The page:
Sunday, 28 February 2010

On one hell of an Olympic moment

I know certain of my readers are rather against the Olympics, but I have to write about one of the few events I saw. It was one of the semi-final heats of the women's team pursuit speed skating, between the United States and Germany. For those of you who are in ignorance of the sport, (such as myself until this morning) it consists of racing as a group of three skaters rather than as an individual. Likely adapted from cycling, the team pursuit speed skating has the opposing teams starting at opposite sides of the track, likely to avoid congestion. There seems to be little chance of one team catching the other, so truly it is against the clock that they are truly going against.

In the heat I saw at my gym, the Germans were leading against the Americans by about half a second. As they were leaving the final turn, the last of the German skaters seemed to falter, almost tripping before recovering for a few seconds then falling forwards as her legs failed her. She slid along the ice trying to push up with her hands before crossing the finish line where upon she starting pounding the ice with her fists in despair, frustration and anguish at having failed so close to success. The shots of her face were heart-breaking. Then the results sunk in: they had won by .23 seconds! There was a few seconds of elation followed by what I saw as emotional and physical exhaustion at having been jerked from intense exertion, shock of falling, shock of losing followed by the joy of winning. At about that point, she more or less curled up into fetal ball on the ice. I was disappointed by the German coach, and indeed, pretty every one around that no one was seen to go give her a hug (at least on TSN's coverage) as to my mind that was what she needed. Doubtless she has been given one since, but in case she hasn't, Anna Friesinger-Postma (or possibly Anni Friesinger) I send you a hug.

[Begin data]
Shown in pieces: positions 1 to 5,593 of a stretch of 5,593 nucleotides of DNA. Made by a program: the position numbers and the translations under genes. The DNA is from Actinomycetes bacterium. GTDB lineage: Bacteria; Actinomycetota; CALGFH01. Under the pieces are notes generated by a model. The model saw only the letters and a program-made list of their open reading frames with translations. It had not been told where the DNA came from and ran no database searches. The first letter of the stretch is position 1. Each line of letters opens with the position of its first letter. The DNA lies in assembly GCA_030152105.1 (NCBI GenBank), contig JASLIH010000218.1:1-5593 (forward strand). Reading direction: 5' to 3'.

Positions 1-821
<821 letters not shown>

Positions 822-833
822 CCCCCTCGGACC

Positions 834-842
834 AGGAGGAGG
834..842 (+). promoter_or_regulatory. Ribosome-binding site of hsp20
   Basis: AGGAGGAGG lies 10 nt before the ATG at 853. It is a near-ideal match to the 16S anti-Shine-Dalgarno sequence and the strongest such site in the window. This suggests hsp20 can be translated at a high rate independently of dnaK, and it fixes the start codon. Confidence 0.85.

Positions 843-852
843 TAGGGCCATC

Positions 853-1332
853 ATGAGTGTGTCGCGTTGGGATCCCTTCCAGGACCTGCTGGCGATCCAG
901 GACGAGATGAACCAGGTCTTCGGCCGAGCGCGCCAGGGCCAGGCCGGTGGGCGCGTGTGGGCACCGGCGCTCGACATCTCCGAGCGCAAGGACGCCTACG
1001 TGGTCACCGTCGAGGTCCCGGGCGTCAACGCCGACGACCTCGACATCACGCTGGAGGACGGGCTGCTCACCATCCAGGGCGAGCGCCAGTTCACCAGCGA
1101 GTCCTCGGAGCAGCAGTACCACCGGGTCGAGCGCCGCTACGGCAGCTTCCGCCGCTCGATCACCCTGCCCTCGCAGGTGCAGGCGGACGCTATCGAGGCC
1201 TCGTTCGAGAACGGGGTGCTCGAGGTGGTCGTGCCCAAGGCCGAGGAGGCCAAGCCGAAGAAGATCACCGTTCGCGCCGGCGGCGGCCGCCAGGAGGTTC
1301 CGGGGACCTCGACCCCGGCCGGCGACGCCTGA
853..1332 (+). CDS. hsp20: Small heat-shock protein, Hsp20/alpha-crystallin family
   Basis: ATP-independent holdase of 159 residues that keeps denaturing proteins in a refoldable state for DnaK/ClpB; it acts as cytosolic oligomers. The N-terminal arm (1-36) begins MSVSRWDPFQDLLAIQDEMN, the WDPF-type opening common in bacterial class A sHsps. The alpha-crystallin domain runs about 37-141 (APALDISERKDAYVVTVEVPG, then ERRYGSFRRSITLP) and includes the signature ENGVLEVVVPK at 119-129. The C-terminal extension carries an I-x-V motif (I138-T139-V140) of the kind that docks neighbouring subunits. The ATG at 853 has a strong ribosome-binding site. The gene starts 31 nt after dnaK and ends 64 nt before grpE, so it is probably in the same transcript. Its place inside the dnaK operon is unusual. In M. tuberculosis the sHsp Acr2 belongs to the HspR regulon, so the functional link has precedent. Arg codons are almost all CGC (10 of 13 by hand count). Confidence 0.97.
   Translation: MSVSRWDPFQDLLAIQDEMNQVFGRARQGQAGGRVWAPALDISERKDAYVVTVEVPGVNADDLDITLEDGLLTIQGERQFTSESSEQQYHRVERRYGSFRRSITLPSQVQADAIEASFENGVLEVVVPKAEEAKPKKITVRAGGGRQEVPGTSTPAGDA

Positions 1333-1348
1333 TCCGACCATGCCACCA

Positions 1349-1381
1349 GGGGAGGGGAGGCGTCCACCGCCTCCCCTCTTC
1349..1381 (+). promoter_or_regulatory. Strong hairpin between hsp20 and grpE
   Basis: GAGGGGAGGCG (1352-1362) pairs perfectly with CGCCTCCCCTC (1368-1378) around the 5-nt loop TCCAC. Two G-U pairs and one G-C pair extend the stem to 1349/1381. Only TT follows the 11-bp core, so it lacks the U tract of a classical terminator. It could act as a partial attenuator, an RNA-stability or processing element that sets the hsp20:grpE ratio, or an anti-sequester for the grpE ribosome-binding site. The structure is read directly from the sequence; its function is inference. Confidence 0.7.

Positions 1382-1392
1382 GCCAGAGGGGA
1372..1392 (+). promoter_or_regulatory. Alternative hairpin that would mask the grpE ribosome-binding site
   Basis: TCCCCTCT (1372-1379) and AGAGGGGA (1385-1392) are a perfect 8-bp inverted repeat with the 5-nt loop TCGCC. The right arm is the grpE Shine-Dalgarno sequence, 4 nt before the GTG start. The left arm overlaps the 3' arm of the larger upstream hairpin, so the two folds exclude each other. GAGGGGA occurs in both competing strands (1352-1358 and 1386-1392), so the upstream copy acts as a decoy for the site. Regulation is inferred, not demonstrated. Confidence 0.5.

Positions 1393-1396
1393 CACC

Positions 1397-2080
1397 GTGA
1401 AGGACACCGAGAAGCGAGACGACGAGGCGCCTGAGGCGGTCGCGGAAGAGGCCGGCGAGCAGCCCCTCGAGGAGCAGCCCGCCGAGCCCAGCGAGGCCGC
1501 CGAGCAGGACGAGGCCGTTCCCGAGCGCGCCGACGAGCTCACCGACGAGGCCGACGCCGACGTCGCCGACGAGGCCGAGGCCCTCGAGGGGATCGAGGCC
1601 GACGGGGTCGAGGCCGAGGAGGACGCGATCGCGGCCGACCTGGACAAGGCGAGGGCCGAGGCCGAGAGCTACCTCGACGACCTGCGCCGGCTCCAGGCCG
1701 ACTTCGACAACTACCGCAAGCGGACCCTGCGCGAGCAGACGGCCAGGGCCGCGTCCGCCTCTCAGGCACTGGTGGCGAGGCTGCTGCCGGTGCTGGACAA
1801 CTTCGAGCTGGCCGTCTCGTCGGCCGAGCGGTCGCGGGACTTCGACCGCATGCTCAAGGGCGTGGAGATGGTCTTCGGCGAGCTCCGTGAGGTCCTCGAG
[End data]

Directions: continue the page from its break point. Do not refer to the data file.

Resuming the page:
I was wondering if part of her breakdown was the fear that she would have to pick herself up to compete in the final race. However, I see from the BBC's result table that the Germans spared her that trial. I gather that in pursuit, the team consists of four people allowing for a substitution to take place in such a case.

The raw and widely fluctuating emotions I saw on Ms. Friesinger's face will stay with me for quite some time. It was one hell of an Olympic moment and one which blows away all the bluster that has been running wild.

Monday, 22 February 2010

On my nephew, my niece and me

For no real reason except that I want show off my niece and nephew, here they are in North Hatley with yours truly in the background.On the extreme left is my sister Alice (who is getting married in June) and on extreme right is my eldest brother Stephen holding Edward who is being introduced to his cousin Désirée.

On a likely tour of Northern Great Britain

"The time has come," the Walrus said, "To talk of many things:
Of shoes--and ships-- and sealing wax--of cabbages--and kings
And why the sea is boiling hot--And whether pigs have wings."

I probably don't need to give you the reference to that.